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This is a sort of a me-specific question but hopefully, it'll help someone else out as well who happens to be in a similar predicament. I want to get a Master's degree that'll help me improve my skills in health policy research and program evaluation. The best schools in my region (I'm limiting myself geographically bc I'm married) offer MPP programs in which you can focus on health; the MPH programs just aren't that great. I have 3 years of work experience in health policy and will soon have another 2 in the Peace Corps (so not totally relevant) but my undergrad grades in key classes relevant to policy work (economics and other quantitatively-based courses) are the worst I received in college. Should I reconsider applying to MPP programs given their emphasis on quantitative skills (my GRE quant score was 740)? Are B- grades in intro micro and macro economics my freshmen year going to ruin my chances of getting into a good program? Since most of my undergrad courses were in anthropology, public health and Spanish, I don't give the MPP admissions committees much else to look at for a sense of my quantitative ability. Thanks for your suggestions!

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As someone who currently works as a policy analyst on health care issues, I am relatively familiar with the discussion of MPH vs. MPP. Quite honestly, I think either degree can go a long way in furthering your resume and giving you the skills to conduct more advanced research and policy analysis. Although I can't speak to your complete academic record, I wouldn't be overly concerned about a few poor grades in quantitative classes early in college, assuming you have a generally strong academic record. I think the 740 GRE will demonstrate to the admissions committee that you are capable of doing math, and hopefully you can illustrate in your statement how you have already been using statistical methods and such in your research and analysis.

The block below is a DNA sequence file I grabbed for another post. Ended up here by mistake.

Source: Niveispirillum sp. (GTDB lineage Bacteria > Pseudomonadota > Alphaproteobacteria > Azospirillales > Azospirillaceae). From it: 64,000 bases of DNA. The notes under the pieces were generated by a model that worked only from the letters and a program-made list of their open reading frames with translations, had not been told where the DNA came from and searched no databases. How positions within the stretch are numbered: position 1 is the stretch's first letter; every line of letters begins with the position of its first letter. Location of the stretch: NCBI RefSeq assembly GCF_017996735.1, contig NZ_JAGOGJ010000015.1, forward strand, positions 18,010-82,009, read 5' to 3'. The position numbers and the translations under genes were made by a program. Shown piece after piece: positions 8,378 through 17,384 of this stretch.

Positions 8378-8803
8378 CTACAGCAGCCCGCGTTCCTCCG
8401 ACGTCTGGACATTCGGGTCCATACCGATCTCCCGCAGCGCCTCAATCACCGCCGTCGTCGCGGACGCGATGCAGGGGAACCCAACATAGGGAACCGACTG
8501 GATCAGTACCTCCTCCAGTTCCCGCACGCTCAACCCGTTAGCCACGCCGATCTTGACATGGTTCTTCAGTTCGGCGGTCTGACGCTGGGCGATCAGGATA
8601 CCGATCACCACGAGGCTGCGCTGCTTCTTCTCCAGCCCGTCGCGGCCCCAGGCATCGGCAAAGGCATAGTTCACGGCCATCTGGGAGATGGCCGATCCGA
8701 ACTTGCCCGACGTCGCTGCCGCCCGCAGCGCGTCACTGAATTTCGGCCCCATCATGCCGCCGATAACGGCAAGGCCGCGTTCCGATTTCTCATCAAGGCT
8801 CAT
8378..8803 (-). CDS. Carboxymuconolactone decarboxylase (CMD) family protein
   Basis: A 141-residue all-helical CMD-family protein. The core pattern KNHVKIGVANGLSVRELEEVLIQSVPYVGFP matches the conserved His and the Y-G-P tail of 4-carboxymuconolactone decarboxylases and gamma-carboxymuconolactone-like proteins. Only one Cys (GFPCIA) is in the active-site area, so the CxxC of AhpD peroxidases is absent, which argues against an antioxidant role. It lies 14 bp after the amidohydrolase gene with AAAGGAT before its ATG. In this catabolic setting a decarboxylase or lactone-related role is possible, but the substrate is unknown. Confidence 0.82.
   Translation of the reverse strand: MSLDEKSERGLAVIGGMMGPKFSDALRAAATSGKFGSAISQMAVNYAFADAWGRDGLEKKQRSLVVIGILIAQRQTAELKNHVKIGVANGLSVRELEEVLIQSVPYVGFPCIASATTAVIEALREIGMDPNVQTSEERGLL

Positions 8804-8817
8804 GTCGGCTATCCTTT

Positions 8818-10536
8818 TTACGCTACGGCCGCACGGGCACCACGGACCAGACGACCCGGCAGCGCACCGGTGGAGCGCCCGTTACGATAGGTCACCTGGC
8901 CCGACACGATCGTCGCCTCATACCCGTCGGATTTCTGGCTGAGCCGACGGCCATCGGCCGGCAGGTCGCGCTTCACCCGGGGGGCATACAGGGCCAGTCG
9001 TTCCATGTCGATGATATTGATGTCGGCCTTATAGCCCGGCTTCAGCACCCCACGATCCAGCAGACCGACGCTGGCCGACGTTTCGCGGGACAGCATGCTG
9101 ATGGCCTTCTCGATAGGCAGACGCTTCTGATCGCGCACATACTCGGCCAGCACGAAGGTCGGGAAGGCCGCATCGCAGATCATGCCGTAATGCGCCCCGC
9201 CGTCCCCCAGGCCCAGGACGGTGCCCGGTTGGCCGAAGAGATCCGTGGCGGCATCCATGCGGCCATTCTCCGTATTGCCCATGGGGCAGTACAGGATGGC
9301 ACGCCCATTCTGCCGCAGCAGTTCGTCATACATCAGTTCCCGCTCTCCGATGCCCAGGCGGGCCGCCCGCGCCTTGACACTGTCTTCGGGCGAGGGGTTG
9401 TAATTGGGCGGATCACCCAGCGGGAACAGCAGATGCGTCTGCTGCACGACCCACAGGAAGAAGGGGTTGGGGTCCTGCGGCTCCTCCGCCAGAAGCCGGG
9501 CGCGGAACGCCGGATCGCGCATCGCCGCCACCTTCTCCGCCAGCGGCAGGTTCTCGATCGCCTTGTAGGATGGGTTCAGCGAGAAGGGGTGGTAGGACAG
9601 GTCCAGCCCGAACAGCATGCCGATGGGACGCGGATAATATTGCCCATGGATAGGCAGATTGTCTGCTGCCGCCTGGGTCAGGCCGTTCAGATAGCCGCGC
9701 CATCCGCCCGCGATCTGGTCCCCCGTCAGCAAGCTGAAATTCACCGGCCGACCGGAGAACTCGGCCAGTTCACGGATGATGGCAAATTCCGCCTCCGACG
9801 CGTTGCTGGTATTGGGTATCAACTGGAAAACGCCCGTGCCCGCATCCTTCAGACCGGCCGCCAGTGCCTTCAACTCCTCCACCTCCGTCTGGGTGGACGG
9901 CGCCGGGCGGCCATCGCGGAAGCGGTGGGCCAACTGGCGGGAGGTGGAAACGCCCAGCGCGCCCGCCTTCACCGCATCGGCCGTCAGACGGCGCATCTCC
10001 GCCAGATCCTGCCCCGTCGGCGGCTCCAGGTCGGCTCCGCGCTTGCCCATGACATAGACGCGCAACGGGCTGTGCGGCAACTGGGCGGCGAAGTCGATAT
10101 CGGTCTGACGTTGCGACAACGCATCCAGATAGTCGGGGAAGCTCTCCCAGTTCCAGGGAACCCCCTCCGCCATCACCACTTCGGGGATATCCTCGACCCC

Given that you are limited geographically, you may want to apply to both MPH and MPP programs in your region (I don't know how many programs you are interested in). I am of the opinion that if you could see yourself benefiting from and enjoying the program, you might as well apply. The main disadvantage of applying to more schools, is that you'll have more to choose from once admitted(and obviously the money and effort that goes into applying).

Best of luck!

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